'Sasquatch' hair belonged to bison
Geneticists stomped on the legend of Big Foot Thursday.
DNA tests conducted on a tuft of hair collected by northerners who swore they saw a human-like hairy beast tromp through their backyards a month ago turned out to be that of a bison.
For some, it was a disappointing end to several weeks of speculation and buzz about the possibility of Big Foot being real.
International reporters with CBS, the LA times, and the BBC had lined up for the outcome of the test results Thursday – just in case they confirmed the legend of the Sasquatch.
Wildlife geneticist David Coltman, with the University of Alberta, told the throng of reporters that testing was difficult because the hair sample was "highly degraded" and of low quality. He said the condition of the hair would suggest the sample was old, and not freshly separated from its source.
Still, he said the test results are 100 per cent accurate.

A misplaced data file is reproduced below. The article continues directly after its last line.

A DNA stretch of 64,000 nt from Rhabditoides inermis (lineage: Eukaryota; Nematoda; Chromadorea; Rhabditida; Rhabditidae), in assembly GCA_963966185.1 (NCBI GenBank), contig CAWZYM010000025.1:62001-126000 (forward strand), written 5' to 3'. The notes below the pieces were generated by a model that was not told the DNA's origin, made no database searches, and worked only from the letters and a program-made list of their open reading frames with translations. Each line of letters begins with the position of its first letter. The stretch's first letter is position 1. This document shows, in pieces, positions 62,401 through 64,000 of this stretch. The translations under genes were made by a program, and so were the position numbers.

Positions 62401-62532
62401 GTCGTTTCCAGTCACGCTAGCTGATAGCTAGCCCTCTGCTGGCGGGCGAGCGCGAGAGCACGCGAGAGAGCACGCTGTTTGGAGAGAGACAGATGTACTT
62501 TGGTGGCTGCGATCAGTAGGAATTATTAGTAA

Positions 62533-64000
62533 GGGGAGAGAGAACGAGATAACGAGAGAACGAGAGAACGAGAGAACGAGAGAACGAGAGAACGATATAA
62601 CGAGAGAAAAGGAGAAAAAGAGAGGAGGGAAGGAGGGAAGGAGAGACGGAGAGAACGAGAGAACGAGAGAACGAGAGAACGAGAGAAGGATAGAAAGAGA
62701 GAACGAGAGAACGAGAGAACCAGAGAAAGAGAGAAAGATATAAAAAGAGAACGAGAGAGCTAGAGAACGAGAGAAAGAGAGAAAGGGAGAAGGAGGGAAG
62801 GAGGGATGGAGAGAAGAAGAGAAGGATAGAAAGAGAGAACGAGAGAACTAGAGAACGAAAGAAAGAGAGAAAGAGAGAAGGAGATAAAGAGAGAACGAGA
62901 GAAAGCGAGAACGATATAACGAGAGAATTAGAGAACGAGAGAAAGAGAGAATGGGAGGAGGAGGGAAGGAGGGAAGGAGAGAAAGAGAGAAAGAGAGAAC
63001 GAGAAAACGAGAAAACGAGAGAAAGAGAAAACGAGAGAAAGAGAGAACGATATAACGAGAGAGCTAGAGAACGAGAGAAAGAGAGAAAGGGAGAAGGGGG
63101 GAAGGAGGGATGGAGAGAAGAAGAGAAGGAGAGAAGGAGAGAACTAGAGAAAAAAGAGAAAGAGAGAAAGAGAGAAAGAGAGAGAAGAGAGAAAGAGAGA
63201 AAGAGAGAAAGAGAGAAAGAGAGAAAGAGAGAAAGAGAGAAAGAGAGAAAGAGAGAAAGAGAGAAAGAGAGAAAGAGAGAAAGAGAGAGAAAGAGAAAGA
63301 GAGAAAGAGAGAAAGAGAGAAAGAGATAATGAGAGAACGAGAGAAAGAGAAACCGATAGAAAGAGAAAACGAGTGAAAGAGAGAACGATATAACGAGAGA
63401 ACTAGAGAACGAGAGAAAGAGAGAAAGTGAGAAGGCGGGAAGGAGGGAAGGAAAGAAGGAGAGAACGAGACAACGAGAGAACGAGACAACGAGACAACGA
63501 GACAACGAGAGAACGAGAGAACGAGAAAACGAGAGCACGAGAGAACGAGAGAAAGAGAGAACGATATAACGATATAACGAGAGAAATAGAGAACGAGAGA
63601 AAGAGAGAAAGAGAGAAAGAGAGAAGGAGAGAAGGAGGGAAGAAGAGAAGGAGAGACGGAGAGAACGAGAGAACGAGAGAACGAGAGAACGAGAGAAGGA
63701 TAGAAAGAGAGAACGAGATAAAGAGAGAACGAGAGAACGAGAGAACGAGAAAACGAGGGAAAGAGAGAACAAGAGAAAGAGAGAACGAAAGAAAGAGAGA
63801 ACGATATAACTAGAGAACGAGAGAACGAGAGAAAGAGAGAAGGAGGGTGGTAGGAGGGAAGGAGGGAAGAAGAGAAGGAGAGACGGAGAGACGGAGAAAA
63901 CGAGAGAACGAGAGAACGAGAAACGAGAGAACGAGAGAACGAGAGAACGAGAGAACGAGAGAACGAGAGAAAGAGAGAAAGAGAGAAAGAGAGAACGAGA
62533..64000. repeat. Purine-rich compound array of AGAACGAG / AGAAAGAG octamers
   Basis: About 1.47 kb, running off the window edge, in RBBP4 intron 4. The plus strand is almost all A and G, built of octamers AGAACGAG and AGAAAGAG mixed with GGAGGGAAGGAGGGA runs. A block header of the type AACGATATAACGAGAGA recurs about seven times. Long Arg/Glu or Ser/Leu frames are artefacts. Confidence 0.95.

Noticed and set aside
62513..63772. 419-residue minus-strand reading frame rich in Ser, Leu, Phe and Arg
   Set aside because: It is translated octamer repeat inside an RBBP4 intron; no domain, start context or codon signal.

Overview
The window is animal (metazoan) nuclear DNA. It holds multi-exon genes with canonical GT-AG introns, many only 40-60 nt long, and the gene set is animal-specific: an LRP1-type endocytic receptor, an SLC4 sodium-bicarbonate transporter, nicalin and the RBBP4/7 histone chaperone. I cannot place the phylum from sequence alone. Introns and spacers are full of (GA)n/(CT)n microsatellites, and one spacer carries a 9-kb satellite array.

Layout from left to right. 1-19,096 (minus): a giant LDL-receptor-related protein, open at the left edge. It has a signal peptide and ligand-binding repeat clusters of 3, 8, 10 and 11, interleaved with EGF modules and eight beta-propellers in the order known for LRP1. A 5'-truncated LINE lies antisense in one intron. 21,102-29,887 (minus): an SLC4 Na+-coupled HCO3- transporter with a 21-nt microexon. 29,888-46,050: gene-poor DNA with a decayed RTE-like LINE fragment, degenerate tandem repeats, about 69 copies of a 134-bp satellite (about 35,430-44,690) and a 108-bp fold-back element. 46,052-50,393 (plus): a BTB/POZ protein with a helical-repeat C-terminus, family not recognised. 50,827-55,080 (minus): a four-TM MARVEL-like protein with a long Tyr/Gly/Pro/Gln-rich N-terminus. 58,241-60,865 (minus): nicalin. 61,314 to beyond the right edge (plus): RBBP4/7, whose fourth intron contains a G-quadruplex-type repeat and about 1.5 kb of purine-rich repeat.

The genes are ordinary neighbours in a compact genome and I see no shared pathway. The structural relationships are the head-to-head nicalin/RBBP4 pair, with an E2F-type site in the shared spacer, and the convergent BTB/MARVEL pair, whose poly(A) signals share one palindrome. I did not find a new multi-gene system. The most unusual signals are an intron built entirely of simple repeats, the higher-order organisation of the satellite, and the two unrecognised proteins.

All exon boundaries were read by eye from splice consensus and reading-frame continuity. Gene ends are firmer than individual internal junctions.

"In our experience, shed hair collected in the field is a highly reliable source of (DNA) even after weeks of exposure to ambient conditions."
Despite the cold-scientific facts he delivered, Coltman gave Sasquatch believers a glimmer of hope.
"While we have shown that this hair sample did not come from an unknown species, such as a Sasquatch, the faithful can take solace in that this finding does not disprove that such a species exists."
In early July, two men, Chucka Choumant and Trent Smarch, said they heard trees snapping and creaking as a mysterious figure passed through their Teslin yard – 180 km east of Whitehorse. They said the creature was moving fast and left behind a huge footprint, twice the size of a human's, and a small patch of hair.
Coltman predicted all along that it might be bison hair.
However, the University of Alberta scientist said he hopes the buzz around Big Foot might encourage youngster to take an interest in science.
But he's also concerned that he might become a magnet for some fringe groups. He said he's already been asked to test some fur that allegedly came from werewolf.